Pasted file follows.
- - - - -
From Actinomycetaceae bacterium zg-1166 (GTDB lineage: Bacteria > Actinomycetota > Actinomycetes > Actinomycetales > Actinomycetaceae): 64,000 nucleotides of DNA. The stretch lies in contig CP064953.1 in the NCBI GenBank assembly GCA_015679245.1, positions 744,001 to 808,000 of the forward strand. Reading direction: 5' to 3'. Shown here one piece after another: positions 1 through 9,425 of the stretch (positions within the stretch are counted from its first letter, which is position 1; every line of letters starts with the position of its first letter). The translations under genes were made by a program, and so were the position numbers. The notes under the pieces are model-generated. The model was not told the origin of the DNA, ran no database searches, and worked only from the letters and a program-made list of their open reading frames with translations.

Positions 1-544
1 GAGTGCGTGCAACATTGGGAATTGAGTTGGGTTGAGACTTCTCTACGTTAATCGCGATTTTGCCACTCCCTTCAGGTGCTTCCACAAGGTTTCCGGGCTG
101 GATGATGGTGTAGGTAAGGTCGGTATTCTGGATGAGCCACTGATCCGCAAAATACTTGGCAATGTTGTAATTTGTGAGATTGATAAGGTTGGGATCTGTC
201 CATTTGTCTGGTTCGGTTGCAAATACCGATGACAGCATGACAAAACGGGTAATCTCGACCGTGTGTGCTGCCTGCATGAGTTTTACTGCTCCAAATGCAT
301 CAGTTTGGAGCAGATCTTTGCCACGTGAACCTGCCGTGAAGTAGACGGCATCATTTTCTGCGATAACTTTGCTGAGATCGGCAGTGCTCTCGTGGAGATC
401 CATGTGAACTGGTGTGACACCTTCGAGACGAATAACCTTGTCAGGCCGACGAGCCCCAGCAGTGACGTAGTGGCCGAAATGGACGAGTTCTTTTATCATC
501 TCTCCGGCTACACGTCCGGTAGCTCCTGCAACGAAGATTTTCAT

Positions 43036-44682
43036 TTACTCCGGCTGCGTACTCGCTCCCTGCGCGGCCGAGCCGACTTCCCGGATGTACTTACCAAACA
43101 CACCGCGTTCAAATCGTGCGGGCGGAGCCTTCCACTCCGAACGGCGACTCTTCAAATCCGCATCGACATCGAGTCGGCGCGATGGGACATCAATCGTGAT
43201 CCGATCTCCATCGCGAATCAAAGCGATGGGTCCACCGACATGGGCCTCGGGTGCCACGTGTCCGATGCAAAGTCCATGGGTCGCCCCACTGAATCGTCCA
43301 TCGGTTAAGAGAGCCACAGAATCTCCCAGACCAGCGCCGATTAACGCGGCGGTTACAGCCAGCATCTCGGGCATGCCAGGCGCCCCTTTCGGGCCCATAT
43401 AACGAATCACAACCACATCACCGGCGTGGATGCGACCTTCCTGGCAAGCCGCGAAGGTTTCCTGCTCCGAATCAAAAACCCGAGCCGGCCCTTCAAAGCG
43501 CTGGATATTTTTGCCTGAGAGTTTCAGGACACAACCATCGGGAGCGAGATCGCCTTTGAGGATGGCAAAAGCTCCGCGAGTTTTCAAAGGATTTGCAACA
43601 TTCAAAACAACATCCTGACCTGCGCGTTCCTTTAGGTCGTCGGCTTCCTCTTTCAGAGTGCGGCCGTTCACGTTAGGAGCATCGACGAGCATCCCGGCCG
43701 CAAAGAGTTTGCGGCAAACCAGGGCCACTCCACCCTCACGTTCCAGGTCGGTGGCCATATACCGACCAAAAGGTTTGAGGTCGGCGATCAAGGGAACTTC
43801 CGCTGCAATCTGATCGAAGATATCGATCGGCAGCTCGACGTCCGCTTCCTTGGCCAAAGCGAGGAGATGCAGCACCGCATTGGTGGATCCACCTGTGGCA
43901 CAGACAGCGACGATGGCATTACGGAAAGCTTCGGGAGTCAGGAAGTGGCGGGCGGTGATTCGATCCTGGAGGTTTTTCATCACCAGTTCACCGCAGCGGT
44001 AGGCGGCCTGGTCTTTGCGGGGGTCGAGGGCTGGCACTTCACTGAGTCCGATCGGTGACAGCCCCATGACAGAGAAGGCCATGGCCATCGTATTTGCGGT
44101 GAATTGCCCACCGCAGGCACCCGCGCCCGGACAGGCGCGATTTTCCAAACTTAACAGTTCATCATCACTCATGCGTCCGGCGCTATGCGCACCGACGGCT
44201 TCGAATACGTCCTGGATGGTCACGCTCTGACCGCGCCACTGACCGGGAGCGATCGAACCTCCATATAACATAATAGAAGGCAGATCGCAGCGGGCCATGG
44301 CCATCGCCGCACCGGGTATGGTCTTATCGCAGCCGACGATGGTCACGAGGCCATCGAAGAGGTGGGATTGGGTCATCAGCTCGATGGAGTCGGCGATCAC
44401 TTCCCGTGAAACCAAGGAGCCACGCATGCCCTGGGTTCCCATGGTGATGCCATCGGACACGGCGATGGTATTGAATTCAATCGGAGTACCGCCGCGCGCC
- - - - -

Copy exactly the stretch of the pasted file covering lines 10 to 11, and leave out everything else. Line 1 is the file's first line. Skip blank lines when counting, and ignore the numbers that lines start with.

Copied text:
43036 TTACTCCGGCTGCGTACTCGCTCCCTGCGCGGCCGAGCCGACTTCCCGGATGTACTTACCAAACA
43101 CACCGCGTTCAAATCGTGCGGGCGGAGCCTTCCACTCCGAACGGCGACTCTTCAAATCCGCATCGACATCGAGTCGGCGCGATGGGACATCAATCGTGAT